Responsive web design is a term that is being bounced around a lot in the web world lately, a term created by Ethan Marcotte in his now popular article of the same name, and with the increase in the population viewing websites on their phones and tablets a term that is fast becoming something every web designer and developer should be aware of.
In the past an alternate mobile/tablet versions of websites would have been made, in practice this worked well however multiple versions of the site would need to be created separately, taking time and ultimately costing money. In comes responsive web design, a method that deals with the transition of the same website on a monitor down to a mobile phone and every screen size in between whilst trying to look optimal on each one, one site covering multiple formats with multiple screen sizes.
The responsive web design approach needs three key elements in order for a website to be truly responsive:
1. A design built on a fluid grid
2. Flexible images
3. Media queries
A fluid grid
A fluid grid, compared to a fixed-width layout, is made up of a set of components each with a percentage width which causes the site to resize according to the users browser window. So if you are used to coding websites using fixed-width layouts maybe it’s time to drop the pixels and get with the percentages and ems. Pixels for widths are still nice to have on the design of a website but they will then need to be converted to a percentage when it comes to the development. If this is all new to you and sounds quite daunting then you will be happy to know that there are a lot of pre-defined fluid grid systems out there, however coding your own is just as easy and in the long run will be much less restrictive. So with a well thought out fluid grid we are well on our way to creating a true responsive website.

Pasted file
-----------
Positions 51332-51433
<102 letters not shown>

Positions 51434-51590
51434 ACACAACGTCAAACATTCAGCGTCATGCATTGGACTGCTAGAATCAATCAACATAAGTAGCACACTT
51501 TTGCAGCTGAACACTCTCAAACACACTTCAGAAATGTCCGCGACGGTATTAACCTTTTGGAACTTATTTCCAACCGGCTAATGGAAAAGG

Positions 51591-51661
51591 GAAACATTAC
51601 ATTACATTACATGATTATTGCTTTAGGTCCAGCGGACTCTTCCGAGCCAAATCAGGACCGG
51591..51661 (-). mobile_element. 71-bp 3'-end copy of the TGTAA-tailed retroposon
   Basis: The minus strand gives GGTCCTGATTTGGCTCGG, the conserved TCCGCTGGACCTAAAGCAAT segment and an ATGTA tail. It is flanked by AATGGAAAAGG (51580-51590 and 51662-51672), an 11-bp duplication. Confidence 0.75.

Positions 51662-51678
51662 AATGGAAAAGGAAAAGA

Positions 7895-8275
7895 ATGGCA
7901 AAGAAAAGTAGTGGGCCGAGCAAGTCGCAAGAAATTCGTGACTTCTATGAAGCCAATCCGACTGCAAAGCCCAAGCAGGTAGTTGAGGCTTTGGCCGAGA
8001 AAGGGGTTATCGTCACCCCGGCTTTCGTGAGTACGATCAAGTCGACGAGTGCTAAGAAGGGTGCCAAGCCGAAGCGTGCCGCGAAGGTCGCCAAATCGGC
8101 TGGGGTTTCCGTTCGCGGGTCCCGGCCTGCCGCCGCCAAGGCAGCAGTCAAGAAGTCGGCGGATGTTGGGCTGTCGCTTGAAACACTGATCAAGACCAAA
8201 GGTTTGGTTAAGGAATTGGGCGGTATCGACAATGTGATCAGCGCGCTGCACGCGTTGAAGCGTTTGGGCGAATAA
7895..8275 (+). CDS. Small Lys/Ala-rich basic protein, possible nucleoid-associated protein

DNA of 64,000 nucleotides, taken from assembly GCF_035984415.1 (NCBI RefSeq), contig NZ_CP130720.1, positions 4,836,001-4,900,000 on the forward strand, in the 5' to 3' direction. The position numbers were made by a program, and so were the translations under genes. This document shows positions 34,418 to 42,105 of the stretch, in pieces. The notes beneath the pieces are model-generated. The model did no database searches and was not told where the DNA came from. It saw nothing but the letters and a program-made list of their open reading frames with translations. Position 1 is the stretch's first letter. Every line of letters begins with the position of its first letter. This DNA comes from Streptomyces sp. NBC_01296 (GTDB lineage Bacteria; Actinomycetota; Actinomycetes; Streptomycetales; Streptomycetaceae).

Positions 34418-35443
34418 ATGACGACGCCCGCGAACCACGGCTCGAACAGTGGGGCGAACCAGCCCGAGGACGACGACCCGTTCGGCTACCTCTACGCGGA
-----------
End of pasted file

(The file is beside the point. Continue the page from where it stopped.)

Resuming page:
Having a fluid grid system is one thing but having your images scale nicely with the rest of the site is another. Simply adding images to a fluid grid will cause them to just render at its natural width and eventually cause it to overflow its parent element. With the simple use of max-width:100% on the img tag will cause it to render with its correct proportions and therefore creating flexible images within a fluid grid.
Media queries, the last and probably the most daunting aspect of responsive web design allow a developer to alter one layout for different screen sizes. This is done through the use of stylesheets that take into account aspects of the device that the user is using. Take the code below as an example:
If the device has a min-width of 321px and a max-width of 600px then it will load the tablet.css stylesheet and if it doesn’t then it will ignore the line of code. A series of these stylesheets should be used to make sure each screen size will be addressed. Media queries aren’t just limited to the screen size; they contain a wide variety of options including orientation which can be used to determine if a device is in portrait or landscape.
With the above three concepts your design will look great on various devices, and as websites are now being viewed across a wide range of different devices responsive web design is an approach that is always worth considering for a project and one that we will be seeing a lot more in the near future.
Creo Interactive Ltd